glen casada

After thoughts of pumping brakes, full steam a head on voucher bill

Newly-elected House Speaker Glen Casada gestures toward his predecessor, Beth Harwell, in the House chamber on Jan. 8, 2019. (Erik Schelzig, Tennessee Journal)

After Gov. Bill Lee’s proposal to create a statewide charter authorizer nearly bogged down in the House Education Committee last week, there was talk that the next big piece of legislation aimed at creating voucher-like education savings accounts might need another week to ripen before heading through the same panel.

Looks like that delay is now off the table.

The Lee administration is pressing to present the bill to the House Education Committee on Wednesday.

The charter authorizer bill advanced out of that committee on a 13-9 vote, but only after House Speaker Glen Casada (R-Franklin) came to the panel to personally intervene. Casada was able to get several freshman Republican who voiced concerns about the measure to get on board.

The bill also got the support of embattled Rep. David Byrd (R-Waynesboro), whom school choice advocates have tried for years to to defeat because of his support for traditional public schools.

Maybe Casada will be at the meeting from the start on Wednesday?

Report: House payroll grows under Casada

The Tennessean’s Joel Ebert reports that new House Speaker Glen Casada has increased payroll costs in the lower chamber of the General Assembly, compared with his predecessor (a fellow Republican), in large part due to salary hikes for existing staffers and the hiring of more personnel.

Ebert’s analysis shows Casada presides over a $5.1 million payroll for employees in his office, House leadership, and committees. Last year at this time, that payroll stood at $3.8 million. Casada’s office says much of that change is due to reclassification of House employees.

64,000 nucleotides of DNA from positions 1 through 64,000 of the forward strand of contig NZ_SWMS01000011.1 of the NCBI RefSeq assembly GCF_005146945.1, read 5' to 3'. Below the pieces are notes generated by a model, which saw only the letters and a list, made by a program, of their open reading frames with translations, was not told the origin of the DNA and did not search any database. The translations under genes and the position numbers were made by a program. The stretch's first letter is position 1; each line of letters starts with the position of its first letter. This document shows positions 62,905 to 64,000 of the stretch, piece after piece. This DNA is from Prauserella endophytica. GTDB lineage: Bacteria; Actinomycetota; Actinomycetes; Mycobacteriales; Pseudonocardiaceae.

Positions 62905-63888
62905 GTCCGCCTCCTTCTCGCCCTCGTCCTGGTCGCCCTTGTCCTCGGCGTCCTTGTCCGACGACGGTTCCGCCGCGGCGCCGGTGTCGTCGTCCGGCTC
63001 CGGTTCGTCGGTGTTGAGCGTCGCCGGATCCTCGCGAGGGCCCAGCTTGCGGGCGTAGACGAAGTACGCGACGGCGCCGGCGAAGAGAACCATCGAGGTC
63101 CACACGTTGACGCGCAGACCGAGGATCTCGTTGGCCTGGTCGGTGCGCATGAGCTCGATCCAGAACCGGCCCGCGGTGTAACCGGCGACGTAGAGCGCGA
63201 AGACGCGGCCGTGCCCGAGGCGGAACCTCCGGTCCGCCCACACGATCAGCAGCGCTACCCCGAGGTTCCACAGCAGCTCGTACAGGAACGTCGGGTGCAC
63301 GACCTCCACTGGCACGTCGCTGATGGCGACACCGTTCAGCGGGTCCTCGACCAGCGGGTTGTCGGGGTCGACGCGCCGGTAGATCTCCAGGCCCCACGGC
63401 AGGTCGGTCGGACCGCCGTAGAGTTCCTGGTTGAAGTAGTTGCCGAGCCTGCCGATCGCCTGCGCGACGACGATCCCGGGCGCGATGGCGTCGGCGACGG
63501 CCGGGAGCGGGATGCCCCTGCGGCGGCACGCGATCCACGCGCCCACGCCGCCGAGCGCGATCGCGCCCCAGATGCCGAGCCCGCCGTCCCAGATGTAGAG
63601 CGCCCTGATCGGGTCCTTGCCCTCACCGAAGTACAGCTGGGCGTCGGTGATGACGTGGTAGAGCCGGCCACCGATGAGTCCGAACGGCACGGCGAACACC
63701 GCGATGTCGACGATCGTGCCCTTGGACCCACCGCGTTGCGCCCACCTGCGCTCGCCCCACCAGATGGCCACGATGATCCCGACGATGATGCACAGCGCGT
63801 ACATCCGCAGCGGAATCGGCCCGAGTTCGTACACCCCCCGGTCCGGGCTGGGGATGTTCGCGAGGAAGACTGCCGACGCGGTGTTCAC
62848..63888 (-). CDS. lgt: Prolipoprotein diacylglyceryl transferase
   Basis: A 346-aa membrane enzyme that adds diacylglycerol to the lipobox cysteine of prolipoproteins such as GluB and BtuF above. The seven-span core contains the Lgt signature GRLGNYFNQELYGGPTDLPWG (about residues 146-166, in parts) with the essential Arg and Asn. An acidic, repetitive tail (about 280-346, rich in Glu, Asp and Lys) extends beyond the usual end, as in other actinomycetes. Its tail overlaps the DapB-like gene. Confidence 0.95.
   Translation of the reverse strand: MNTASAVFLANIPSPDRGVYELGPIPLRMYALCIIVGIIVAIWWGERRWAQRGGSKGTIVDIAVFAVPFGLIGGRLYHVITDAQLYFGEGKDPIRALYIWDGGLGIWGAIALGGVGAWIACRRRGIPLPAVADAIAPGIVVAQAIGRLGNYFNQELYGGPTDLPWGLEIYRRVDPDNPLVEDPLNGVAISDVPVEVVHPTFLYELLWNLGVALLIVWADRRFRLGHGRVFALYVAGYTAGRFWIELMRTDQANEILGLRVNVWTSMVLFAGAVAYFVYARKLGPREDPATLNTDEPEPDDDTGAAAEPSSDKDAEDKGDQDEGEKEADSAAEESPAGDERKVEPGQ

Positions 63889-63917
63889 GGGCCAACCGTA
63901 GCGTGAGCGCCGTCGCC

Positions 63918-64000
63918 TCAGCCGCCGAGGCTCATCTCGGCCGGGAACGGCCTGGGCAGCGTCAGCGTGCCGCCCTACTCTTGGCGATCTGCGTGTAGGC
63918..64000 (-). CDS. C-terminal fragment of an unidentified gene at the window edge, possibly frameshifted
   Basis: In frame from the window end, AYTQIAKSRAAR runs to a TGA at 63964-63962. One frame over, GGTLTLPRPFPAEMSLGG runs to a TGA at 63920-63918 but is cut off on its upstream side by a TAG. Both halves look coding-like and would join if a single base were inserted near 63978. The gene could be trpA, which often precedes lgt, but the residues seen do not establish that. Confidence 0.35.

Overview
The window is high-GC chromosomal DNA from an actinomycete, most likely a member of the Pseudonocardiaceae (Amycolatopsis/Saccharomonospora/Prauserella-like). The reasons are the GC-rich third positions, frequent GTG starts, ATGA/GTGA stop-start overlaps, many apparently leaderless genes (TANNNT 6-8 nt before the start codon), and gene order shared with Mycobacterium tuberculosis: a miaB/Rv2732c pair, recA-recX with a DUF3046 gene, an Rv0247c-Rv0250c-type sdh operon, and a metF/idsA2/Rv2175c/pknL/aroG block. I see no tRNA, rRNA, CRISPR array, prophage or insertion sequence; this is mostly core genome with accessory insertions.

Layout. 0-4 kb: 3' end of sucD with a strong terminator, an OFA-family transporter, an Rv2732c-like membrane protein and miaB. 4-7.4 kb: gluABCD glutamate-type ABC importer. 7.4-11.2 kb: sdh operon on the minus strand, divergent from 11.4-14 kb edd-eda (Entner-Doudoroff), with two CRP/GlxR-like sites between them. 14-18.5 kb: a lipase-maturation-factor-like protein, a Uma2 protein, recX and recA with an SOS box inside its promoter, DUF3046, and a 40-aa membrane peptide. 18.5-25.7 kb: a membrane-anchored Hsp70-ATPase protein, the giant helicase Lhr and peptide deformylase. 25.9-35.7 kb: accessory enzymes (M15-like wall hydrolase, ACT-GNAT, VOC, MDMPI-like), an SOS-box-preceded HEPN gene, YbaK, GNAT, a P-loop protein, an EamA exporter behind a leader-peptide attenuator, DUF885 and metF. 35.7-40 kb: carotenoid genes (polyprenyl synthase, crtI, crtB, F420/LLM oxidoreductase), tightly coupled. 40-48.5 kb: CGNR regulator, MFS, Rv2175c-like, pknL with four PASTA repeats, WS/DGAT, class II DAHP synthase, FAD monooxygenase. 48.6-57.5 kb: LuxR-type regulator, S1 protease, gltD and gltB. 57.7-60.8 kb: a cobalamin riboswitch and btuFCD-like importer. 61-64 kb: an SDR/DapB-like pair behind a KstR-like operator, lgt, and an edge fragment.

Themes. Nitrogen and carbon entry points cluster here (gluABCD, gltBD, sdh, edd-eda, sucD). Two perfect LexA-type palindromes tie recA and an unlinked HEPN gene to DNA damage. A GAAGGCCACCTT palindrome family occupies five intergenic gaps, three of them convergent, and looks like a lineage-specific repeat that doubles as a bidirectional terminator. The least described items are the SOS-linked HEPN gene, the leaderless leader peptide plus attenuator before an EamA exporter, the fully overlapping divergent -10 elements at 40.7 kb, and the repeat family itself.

That may not be the last of the increased spending: The General Assembly is in line to receive a $7 million budget increase under Republican Gov. Bill Lee’s annual spending plan introduced this week.

Casada said  House employees have been “under-compensated for the last several years.”

“With our new House leadership team in place, we are modernizing operations to fulfill our constitutional responsibilities to represent constituents effectively, and to craft and enact laws that provide solutions and meet the needs of our state,” he told the newspaper.

Salaries for the eight staffers in the speaker’s office this year total nearly $942,000. Last year, the five employees in then-House Speaker Beth Harwell’s office earned $545,000.

Read the full story here.

 

 

Casada’s office orders removal of women protesting Rep. Byrd

House Speaker Glen Casada’s office ordered troopers to remove six women holding signs protesting Rep. David Byrd’s chairmanship from a committee meeting.

The Associated Press reports the women sitting in the audience held signs at face-level reading “Enough is enough,” “Take a stand,” and “Protect constituents.” Three women have accused Bryd of sexual misconduct when they were teenage basketball players and he was their their 28-year-old high school basketball coach.

One of the women, Christi Rice, has since recorded a call to Byrd in which the lawmaker apologizes for unspecified transgressions. He has denied anything happened with other students.

“I wish I had a do-over because I promise you I would have corrected that and that would’ve never happened,” Byrd said in the recorded call. “But I hope you believe me when I say that it’s one of those things that I think about it all the time, and I always ask forgiveness for it and I hope you forgive me.”